What is Apple showing off to developers this year at WWDC21?

By David Fekke
June 7th, 2021

I live streamed the WWDC21 developer keynote tonight to go over new features Apple is adding for iOS and Swift developers.

I will be discussing some of the new APIs announced by Apple, the developer tools and new async language features added to Swift.

Updated 8:27 PM

So I was able to watch both the Keynote as well as the Platforms State of the Union. Apple announced MaxOS 12 Monterey, iOS/iPadOS 15, watchOS 8 and a new tvOS. There was a lot of emphasis placed on the SharePlay API, AR technologies as well different modes for 'do not disturb'. Users can now tailer how and what kind of notifications they depending how busy they are at the time.

Xcode Cloud

A couple of years ago Apple bought a company that allowed developers to build their Xcode projects in the Cloud. This may be the end result of that purchase. Apple unveiled a beta for 'Xcode Cloud' today. It gives developers on a team a way of creating apps on a build server. It also looks like Xcode will allow developers to use qit pull requests to kick off new builds, and send the updated apps to TestFlight.

There are other services that allow you to do this now, but it looks like Apple is providing a way for you to do this using their services. Currently GitHub users can do this using GitHub actions. There is some setup, but I am guessing Apple is going to try to streamline the whole process.

Swift Concurrency

Chris Lattner originally published his Concurrency Manifesto back in 2017. We are finally seeing really cool concurrency features being added to Swift as language.


The async and await keywords are currently already in use in languages like C# and JavaScript. Async and await effectively allow a developer to take a function that calls a long running process that requires a trailing closure, and replace it with a call that looks more like a synchronous call. Lets' take a look at a function that that has five embedded trailing closures listed in the manifesto.

func loadWebResource(_ path: String, completionBlock: (result: Resource) -> Void) { ... }
func decodeImage(_ r1: Resource, _ r2: Resource, completionBlock: (result: Image) -> Void)
func dewarpAndCleanupImage(_ i : Image, completionBlock: (result: Image) -> Void)

func processImageData1(completionBlock: (result: Image) -> Void) {
    loadWebResource("dataprofile.txt") { dataResource in
        loadWebResource("imagedata.dat") { imageResource in
            decodeImage(dataResource, imageResource) { imageTmp in
                dewarpAndCleanupImage(imageTmp) { imageResult in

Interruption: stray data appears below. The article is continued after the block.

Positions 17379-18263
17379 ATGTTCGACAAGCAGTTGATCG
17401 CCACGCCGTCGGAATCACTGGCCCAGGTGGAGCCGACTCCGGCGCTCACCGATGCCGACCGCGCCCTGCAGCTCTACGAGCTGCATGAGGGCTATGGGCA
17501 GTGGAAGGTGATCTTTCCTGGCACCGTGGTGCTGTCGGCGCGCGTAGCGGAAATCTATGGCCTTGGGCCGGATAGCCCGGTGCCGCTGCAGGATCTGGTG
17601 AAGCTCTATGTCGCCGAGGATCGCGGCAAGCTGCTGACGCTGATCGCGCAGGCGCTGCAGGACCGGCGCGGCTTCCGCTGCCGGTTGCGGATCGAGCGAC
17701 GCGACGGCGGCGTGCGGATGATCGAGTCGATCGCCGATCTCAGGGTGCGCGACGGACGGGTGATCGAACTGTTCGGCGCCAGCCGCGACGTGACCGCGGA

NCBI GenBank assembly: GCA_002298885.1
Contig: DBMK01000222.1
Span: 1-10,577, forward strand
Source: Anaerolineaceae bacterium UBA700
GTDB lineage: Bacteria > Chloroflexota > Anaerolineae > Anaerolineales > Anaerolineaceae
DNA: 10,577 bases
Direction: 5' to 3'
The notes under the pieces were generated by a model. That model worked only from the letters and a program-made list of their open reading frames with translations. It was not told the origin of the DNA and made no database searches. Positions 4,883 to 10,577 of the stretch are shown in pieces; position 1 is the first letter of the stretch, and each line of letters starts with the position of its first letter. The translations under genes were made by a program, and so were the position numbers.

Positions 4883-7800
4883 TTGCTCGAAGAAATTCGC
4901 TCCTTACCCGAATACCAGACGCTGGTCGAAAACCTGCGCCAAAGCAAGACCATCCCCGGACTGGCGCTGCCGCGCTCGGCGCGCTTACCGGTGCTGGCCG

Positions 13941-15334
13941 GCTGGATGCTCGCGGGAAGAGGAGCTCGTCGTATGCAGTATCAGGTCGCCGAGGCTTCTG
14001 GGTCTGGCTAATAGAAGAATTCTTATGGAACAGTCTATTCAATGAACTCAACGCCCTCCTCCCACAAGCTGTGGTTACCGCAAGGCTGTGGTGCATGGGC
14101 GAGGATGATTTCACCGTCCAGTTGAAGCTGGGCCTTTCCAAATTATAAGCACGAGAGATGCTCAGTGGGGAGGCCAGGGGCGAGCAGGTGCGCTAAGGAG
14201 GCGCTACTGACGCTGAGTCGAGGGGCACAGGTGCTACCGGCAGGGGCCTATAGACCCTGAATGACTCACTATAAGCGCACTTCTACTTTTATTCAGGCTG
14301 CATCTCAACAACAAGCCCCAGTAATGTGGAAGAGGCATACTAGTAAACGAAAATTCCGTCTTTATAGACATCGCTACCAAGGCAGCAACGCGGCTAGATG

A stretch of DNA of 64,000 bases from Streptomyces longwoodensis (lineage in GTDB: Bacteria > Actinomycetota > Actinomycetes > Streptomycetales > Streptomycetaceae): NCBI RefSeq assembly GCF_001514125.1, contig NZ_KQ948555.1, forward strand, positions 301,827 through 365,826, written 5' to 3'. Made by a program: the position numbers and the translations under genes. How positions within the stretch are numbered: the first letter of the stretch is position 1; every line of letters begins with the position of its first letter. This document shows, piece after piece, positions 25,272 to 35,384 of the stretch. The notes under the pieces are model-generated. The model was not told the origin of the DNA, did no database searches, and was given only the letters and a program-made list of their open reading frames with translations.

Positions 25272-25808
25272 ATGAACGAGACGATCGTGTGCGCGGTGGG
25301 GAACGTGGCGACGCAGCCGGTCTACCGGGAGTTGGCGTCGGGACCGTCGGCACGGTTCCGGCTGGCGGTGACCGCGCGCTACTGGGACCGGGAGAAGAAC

We can take this and rewrite it as function that uses the async keyword instead of a trailing closure, and we simply place the await keyword in front of any function call that we would normally wait for a response.

func loadWebResource(_ path: String) async -> Resource
func decodeImage(_ r1: Resource, _ r2: Resource) async -> Image
func dewarpAndCleanupImage(_ i : Image) async -> Image

func processImageData1() async -> Image {
    let dataResource  = await loadWebResource("dataprofile.txt")
    let imageResource = await loadWebResource("imagedata.dat")
    let imageTmp      = await decodeImage(dataResource, imageResource)
    let imageResult   = await dewarpAndCleanupImage(imageTmp)
    return imageResult

As you can see from this second example, this is much easier to read and is missing that tree-like structure of callbacks.


Actors have been popular in other languages for while as a way to encapsulate data inside of a DispatchQueue. They have their own keyword called actor for constructing objects similar to the class or struct keyword. But unlike classes or structs, actors eliminate shared mutable state.

// Sample from swift.org
// https://docs.swift.org/swift-book/LanguageGuide/Concurrency.html
actor TemperatureLogger {
    let label: String
    var measurements: [Int]
    private(set) var max: Int

    init(label: String, measurement: Int) {
        self.label = label
        self.measurements = [measurement]
        self.max = measurement

SwiftUI improvements

SwiftUI is still a fairly new framework for building UIs, so I am expecting to see a lot of improvements this year. I am looking forward to seeing what new features they are adding. The one thing I did see so far is a way of determining which os the view is running on so you can turn certain functionality on or off depending the operating system.

SharePlay API

In multi-user apps like FaceTime and Messages, Apple showed how many users can now interact with the same content in a app at the same time using the SharePlay API. They demonstrated users sharing a whiteboard and multiple users controlling the playback of a movie at the same time.


I am looking forward to drilling down into the details of these different features and APIs over the next couple of days.

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